Sunday, March 25, 2012

build-a-salad workshop and mango mustard dressing recipe

Salad: a vegan cliche, but I just can't get enough
I know it's cliché, but the fact is, I eat a lot of salads. I just can't understand how anyone couldn't love a fresh bowl of greens, punctuated by an ever-changing kaleidoscope of add-ins like chickpeas, sweet roasted red peppers, sweet onions, mushrooms, artichoke hearts, or grilled eggplant. I eat a huge, and I mean HUGE bowl of salad for dinner at least 3-4 night a week. My personal salad bowl is actually the size that most Americans use to make salad for a family of four [see photo above, that's my bowl].

Like most things culinary, a salad is only as good as its base and ingredients. Anemic greens and tasteless bottled dressings can turn a potentially wondrous meal into an object of disdain for kids and adults alike. Chances are, if you don't like your salad, perhaps you never tasted one properly prepared.

Greens
Lately, my greens of choice are organic baby lettuce, arugula, frisée and mache, a tender, melt-in-your mouth lettuce I fell in love with in France.  I think they have the most assertive flavors. Once in a while I'll toss in some mesclun, red or green leaf lettuce or romaine, for variety. And I'll admit to a guilty pleasure: iceberg lettuce. It may not pack the same nutritional punch as its darker green cousins, but I adore its creamy, nostalgic flavor. [Hey, there are worse guilty pleasures, right?]

Add--Ins 
A bowl of greens and the usual suspects – cucumber, shredded carrots and tomatoes –can get ho-hum after a few repeats. Why not accessorize your salad with colorful, healthful add-ons that elevate it from a side dish to an entree? Some foodstuffs I frequently add to salads include:
  • Beans [eg, chick peas, edamame, black beans]
  • Grilled veggies [eg, eggplant or zucchini]
  • Thinly sliced onions [transforms a salad!]
  • Citrus [eg, clementines, orange or grapefruit sections]
  • Nuts or seeds, dry or toasted
  • Raisins; dried cranberries, apricots, or cherries
  • Fruit [eg, strawberries, grapes, blueberries, pears, apples, raspberries, pomegranate seeds]
  • Cooked or steamed veggies – a great use for leftovers [eg, mushrooms, asparagus. broccoli]
  • Ground flax seed – for omega 3s and nice nutty flavor
  • Baked or cooked tofu; cooked tempeh

Dressings
Homemade dressings are simply the best. Hands down, they are tastier, not to mention cheaper, than most bottled dressings. Changing your dressings often helps keeps salads interesting.

Since I've been super busy lately, though, I have been leaning on store-bought dressings. I will say you have to kiss a lot of frogs to find the proverbial prince. My observation is that all store-bought, low-fat dressings, frankly, suck. Buying the full-fat version and watering it down just a bit works better for me. Two store-bought dressings I really like [watered down a tad--they are too rich as is] are Genji Ginger-Miso and Whole Foods Ginger Sesame.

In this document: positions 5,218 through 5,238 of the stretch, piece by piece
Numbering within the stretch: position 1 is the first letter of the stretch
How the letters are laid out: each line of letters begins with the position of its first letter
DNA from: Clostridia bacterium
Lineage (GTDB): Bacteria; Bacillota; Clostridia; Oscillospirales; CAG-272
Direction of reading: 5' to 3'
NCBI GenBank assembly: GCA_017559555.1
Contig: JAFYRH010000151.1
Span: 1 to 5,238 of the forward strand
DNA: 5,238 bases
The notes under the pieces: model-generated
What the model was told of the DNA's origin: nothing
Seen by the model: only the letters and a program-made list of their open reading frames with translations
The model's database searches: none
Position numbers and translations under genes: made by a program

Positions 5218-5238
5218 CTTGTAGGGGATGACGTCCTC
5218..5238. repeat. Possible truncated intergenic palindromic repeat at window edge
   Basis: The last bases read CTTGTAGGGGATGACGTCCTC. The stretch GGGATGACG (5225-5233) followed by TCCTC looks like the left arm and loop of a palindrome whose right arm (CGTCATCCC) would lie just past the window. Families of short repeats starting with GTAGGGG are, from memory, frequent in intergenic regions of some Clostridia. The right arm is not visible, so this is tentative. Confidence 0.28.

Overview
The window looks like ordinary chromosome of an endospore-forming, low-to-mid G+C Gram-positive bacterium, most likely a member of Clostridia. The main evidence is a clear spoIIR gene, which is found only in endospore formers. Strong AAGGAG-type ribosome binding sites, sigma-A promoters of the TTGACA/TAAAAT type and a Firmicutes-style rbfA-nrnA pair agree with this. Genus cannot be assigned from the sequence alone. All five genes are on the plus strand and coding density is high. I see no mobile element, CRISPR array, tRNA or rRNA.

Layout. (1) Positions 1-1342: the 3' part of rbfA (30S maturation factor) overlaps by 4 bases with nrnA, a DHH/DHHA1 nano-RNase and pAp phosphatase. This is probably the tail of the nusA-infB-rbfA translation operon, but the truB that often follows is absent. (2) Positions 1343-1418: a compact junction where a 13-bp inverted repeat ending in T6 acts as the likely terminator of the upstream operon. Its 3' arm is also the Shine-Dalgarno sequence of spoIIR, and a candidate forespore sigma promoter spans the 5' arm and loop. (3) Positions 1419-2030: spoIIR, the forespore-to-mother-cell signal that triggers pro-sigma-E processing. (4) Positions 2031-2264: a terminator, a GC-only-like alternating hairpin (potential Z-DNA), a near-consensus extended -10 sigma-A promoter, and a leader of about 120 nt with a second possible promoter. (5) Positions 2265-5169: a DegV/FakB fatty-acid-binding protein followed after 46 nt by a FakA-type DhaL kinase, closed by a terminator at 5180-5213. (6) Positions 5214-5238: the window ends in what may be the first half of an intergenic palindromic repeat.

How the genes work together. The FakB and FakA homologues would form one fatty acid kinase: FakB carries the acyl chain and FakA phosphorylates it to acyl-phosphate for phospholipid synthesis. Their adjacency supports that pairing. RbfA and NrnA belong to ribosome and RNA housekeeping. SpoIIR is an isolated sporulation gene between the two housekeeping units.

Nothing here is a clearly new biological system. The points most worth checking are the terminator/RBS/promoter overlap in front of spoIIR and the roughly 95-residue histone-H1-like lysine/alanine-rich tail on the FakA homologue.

I used to routinely dress my salads with olive-oil based vinaigrettes, but my palate is a bit bored with this routine. Plus, I'm moving toward more healthful dressings with less oil. This said, finding champagne mangos on sale this week inspired this Mango-Mustard Dressing recipe.  It's sweet and tart – reminiscent of honey-mustard dressing, with the added benefit of natural sweetness, vitamins, minerals and phytochemicals, courtesy of Señorita Mango.

Mango-Mustard Salad Dressing [Low Fat]

1 cup fresh, ripe mango chunks
1 1/2 tsp tahini
2 T best-quality Dijon mustard [more or less, depending on your taste and the sweetness of the mangos]
2 T relish
About 2 T water
Salt, to taste [I used about 1 tsp]

Makes a healthy cup

Whiz everything in the food processor or blender until very smooth.


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9 comments:

Rita said...

how much dijon mustard do you use for this recipe? thanks.

T said...

Oh yum, looks great. I love to make a big spinach salad with roasted eggplant chunks and tahini-miso dressing!

urban vegan said...

2T, Rita--but use more or less, depending on your taste and the sweetness of the mangos you're using.

Theresa said...

You know how I feel about mangoes - and we have a bunch to use up in the freezer in the next few weeks. Mango mustard salad dressing might just appear on our menu...

Anonymous said...

I just made this! Thanks. How long will it keep?

urban vegan said...

Anonymouse: I'd say about a week to a week and a half (no preservatives ;)

Amy Groark said...

When you say "relish", do you mean sweet pickle relish, or some other kind?

Anonymous said...

OK - I have a challenge for you. I live in a part of the world where "relish" is a verb. Not only can't I get it, I'm not sure I even remember what it tastes like. I made your dressing using some balsamic, and blended in a pickle. Not bad. However, since relish is a processed food - not so good for you, maybe you can come up with a closer version using more natural foods?
Thanks, Avi from Israel

Anonymous said...

I agree thinly sliced onions are fabulous on salad - and they're even better if they've been soaked in lime juice (or lemon juice.)